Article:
www.africancraftsmarket.com - (Producers and suppliers of fine African handcrafted
Arts and crafts shipped to the international market)
& PEOPLE - ASHANTI
The Ashanti live in central Ghana in the Rainforests of West Africa
approximately 150 miles away from the coast. The
Ashanti are a major ethnic group of the Akans (Ashanti and Fanti) in Ghana, Ghana
is a fairly new nation, barely more than 50 years old, and Ghana was previously
called the Gold Coast. Much of the modern nation
of Ghana was dominated from the late 17th through the late 19th century by a state
known as Asante. Asante was the largest and most powerful of a series of states
formed in the forest region of southern Ghana by people known as the Akan. Among
the factors leading the Akan to form states, perhaps the most important was that
they were rich in gold. It is now politically separated into four main parts.
Ashanti is in the center and Kumasi is the capital. The Ashanti are the largest
tribe in Ghana and one of the few matrilineal societies in West Africa. The area
of Ashanti is 9400 square miles with a population of about one million.
Ashanti people have always been known as fierce fighters. The people of this tribe
have a slogan: "If I go forward I die, If I go backward I die, Better go forward
and die." When the Ashanti tribe was faced with war, they used drums to signal
the upcoming battle. The beat of these drums could be heard through the dense
forest. The Ashanti have a special handshake, in which you hold your left hand
out to shake hands. This comes from the Ashanti's explanation that the left hand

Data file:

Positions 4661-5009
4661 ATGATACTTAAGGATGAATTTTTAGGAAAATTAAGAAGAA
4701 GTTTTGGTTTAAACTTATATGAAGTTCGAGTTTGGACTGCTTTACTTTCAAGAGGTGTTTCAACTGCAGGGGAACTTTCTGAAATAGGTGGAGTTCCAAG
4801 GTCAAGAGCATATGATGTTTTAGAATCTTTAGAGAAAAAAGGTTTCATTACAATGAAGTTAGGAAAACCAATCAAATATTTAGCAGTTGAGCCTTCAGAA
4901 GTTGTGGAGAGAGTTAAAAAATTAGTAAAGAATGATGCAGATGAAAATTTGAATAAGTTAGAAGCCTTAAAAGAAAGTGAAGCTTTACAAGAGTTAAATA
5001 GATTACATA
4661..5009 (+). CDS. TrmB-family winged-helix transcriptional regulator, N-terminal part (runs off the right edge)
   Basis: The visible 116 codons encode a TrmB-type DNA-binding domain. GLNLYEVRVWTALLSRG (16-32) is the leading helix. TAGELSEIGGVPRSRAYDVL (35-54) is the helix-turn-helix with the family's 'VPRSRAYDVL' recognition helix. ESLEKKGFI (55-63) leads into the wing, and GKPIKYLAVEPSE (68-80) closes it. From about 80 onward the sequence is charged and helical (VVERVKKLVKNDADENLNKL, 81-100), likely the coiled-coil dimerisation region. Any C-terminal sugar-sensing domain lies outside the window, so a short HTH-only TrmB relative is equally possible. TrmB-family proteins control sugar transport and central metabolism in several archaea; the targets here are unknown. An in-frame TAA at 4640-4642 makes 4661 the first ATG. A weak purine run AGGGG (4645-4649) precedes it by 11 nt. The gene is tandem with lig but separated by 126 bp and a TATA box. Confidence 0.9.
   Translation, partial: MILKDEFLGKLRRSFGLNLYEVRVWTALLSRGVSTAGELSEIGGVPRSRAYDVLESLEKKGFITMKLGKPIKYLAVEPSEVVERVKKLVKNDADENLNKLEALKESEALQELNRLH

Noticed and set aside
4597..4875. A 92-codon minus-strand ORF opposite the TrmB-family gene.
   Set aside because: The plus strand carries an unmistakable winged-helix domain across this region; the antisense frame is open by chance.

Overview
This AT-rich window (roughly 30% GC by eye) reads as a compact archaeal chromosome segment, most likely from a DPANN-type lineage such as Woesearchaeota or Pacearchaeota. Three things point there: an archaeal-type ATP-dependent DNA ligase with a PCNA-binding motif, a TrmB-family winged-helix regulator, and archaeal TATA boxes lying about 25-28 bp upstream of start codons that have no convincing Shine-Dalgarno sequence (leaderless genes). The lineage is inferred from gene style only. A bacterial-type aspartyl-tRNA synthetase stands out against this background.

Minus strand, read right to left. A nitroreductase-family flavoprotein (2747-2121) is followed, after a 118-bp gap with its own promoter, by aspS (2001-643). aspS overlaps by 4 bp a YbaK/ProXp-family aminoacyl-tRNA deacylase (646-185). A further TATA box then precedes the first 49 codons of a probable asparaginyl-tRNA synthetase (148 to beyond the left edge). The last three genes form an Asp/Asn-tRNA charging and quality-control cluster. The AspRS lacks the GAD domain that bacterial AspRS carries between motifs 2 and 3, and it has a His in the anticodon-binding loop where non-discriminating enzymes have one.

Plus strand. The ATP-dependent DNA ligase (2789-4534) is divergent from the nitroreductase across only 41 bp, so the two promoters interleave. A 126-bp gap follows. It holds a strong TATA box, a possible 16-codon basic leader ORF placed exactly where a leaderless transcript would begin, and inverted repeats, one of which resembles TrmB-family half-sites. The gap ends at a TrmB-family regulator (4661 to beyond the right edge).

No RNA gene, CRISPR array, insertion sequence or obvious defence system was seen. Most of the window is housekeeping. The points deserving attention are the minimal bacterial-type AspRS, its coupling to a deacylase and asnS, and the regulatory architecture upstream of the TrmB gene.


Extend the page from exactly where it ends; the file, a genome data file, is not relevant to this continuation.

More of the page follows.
holds the shield, and the right hand holds the spears. So, in order to show your
trust in someone, you put down your shield and therefore have your left handfree.
the Ashanti, the family and the mother's clan are most important. A child is said
to inherit the father's soul or spirit and from the mother a child receives flesh
and blood This relates them more closely to the mother's clan. The
Ashanti live in an extended family. The family lives in various homes or huts
that are set up around a courtyard. The head of the household is usually the oldest brother that lives there. The
elders choose him. He is called either Father or House father and is obeyed by
Ashanti religion is a mixture of spiritual and supernatural powers. They believe
that plants, animals, and trees have souls. They also believe in fairies, witches,
and forest monsters. There are a variety of religious beliefs involving ancestors,
higher gods, or abosom, and 'Nyame', the Supreme Being of Ashanti. The Ashanti
also practice many ceremonies for marriage, death, puberty, and birth.
golden stool is sacred to the Ashanti; today great pride in the Ashanti King lives
on in the tradition of the Golden Stool. There is an elaborate legend surrounding
it that is told by the old men of Ashanti. The golden stool is very carefully
protected. No one has ever sat on it and since its arrival; it has not touched
the ground. As an Ashanti symbol, the golden stool represents the worship of ancestors,
well-being, and the nation of Ashanti. As a symbol of nationhood, and because
if contains the sumsum or Soul of Ashanti, the Golden Stool is considered to be
so sacred that no person whatsoever is allowed to sit upon it. It is kept with
the strictest security and precaution; and is taken outside only on exceptionally
grand occasions. Never must it come in contact with the earth or the ground. It
is always lying on its own stool or on the skin of an animal such as the leopard.
Ashanti's have on many occasions made great sacrifices to defend it when its safety